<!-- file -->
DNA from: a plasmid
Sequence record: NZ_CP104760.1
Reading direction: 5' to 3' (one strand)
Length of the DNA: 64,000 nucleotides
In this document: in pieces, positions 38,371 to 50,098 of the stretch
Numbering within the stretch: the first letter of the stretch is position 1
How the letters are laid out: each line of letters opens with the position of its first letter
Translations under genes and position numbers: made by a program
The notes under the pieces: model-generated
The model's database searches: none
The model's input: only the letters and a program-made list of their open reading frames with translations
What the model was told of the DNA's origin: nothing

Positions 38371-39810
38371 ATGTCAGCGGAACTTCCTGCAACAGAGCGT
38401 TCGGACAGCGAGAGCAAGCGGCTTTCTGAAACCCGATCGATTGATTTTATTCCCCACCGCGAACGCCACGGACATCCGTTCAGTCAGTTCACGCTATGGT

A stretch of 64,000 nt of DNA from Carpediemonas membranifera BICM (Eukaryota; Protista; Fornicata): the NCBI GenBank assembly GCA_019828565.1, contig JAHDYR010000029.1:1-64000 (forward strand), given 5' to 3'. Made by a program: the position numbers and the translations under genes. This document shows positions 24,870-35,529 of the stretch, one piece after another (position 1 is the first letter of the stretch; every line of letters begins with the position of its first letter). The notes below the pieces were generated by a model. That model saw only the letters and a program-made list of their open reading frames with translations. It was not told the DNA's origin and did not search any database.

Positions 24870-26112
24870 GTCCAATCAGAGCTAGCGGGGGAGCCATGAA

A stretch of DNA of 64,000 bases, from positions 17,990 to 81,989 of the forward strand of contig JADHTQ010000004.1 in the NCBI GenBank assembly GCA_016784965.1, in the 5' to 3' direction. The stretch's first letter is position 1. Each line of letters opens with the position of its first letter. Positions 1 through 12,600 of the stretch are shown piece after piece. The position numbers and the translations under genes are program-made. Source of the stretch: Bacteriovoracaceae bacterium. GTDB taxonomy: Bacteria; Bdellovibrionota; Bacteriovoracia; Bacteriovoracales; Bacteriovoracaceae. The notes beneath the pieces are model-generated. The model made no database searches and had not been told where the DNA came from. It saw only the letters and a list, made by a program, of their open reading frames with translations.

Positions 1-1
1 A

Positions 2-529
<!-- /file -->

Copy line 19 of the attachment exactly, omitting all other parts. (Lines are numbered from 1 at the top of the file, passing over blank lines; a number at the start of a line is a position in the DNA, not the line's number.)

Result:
A stretch of DNA of 64,000 bases, from positions 17,990 to 81,989 of the forward strand of contig JADHTQ010000004.1 in the NCBI GenBank assembly GCA_016784965.1, in the 5' to 3' direction. The stretch's first letter is position 1. Each line of letters opens with the position of its first letter. Positions 1 through 12,600 of the stretch are shown piece after piece. The position numbers and the translations under genes are program-made. Source of the stretch: Bacteriovoracaceae bacterium. GTDB taxonomy: Bacteria; Bdellovibrionota; Bacteriovoracia; Bacteriovoracales; Bacteriovoracaceae. The notes beneath the pieces are model-generated. The model made no database searches and had not been told where the DNA came from. It saw only the letters and a list, made by a program, of their open reading frames with translations.